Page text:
This book is written by the author who also wrote The Kite Runner, which I also read. I enjoyed that book but I liked A Thousand Splendid Suns better.
I like how it gave you a history of Afghanistan while still interweaving a captivating story. I think a lot of people only know about Afghanistan because of 9/11 and they associate it with the Taliban and Osama bin Laden. But there is so much that happened before that and the book starts in the 1970's before the Afghan-Soviet war and ends in 2003. This is quite the time span and so many things happen in Afghanistan during this time.
This is not just a history book though, A Thousand Splendid Suns follows two women, from childhood to adulthood. They were born years apart, in different worlds and under different circumstances, however there comes a time when they are connected at first by a husband and then truly connected by an event, an emotion and a realization that they are not to blame for each other's hardships. They are given the opportunity to truly become a family aside from being married to the same man, who can I just say is an awful person.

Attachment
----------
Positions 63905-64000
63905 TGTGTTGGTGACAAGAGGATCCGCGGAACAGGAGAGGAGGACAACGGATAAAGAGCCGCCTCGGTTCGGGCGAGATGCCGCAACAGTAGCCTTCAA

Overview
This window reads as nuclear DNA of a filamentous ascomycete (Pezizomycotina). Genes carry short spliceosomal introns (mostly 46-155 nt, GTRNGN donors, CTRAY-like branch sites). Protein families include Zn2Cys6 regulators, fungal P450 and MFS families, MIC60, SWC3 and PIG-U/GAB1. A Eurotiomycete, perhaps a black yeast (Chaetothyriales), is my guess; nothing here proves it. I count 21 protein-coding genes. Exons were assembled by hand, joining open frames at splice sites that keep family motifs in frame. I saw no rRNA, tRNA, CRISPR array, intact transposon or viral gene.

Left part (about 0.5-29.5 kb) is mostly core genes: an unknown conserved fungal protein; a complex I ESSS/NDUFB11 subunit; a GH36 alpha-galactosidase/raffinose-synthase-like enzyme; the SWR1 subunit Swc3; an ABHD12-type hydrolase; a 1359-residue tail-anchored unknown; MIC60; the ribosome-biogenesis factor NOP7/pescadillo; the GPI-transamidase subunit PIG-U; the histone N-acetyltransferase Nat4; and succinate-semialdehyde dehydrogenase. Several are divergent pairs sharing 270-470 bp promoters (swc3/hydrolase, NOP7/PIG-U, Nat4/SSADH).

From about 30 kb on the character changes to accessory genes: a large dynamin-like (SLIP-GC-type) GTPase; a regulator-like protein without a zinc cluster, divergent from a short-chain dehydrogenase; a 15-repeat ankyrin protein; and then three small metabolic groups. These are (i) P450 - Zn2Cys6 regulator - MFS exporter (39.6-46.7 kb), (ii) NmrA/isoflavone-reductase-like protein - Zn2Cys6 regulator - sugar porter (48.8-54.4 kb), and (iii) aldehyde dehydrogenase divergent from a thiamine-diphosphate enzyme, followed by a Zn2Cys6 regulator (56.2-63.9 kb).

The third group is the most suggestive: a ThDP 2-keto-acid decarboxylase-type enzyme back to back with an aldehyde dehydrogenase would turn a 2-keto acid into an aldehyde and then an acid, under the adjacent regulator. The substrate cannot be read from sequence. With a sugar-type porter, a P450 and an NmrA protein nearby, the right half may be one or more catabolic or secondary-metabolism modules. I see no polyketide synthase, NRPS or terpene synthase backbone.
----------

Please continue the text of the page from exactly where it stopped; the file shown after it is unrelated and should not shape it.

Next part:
Miriam is the first women we are introduced too and she is born out of wedlock which makes her an outcast by Afghan society, her father comes to visit her every week and even pays for her to have a private tutor and be educated. However a certain incident results in her having to marry and move away from her tutor and her father, never to see either of them again.
Laila is the second women we meet, she has been born into a family where her father is in academics and strives to make sure Laila is given an education. This is still the time period before the Taliban arrives and is during the 1980's war with Soviet Russia.
Laila falls in love with her childhood friend. An event happens, in which she loses her parents and is told that she also loses her friend. She agrees to be taken in and married to a man who just happens to be Miriam's husband as well.
I don't want to give anymore away but this book shows just how quickly life for women in Afghanistan changes through the 1980 war and the arrival of the Taliban. This is truly a remarkable read.
Have you read this book? What did you think? Are there books similar to this one you would recommend?
Labels: Afghanistan, Book Review, Culture, History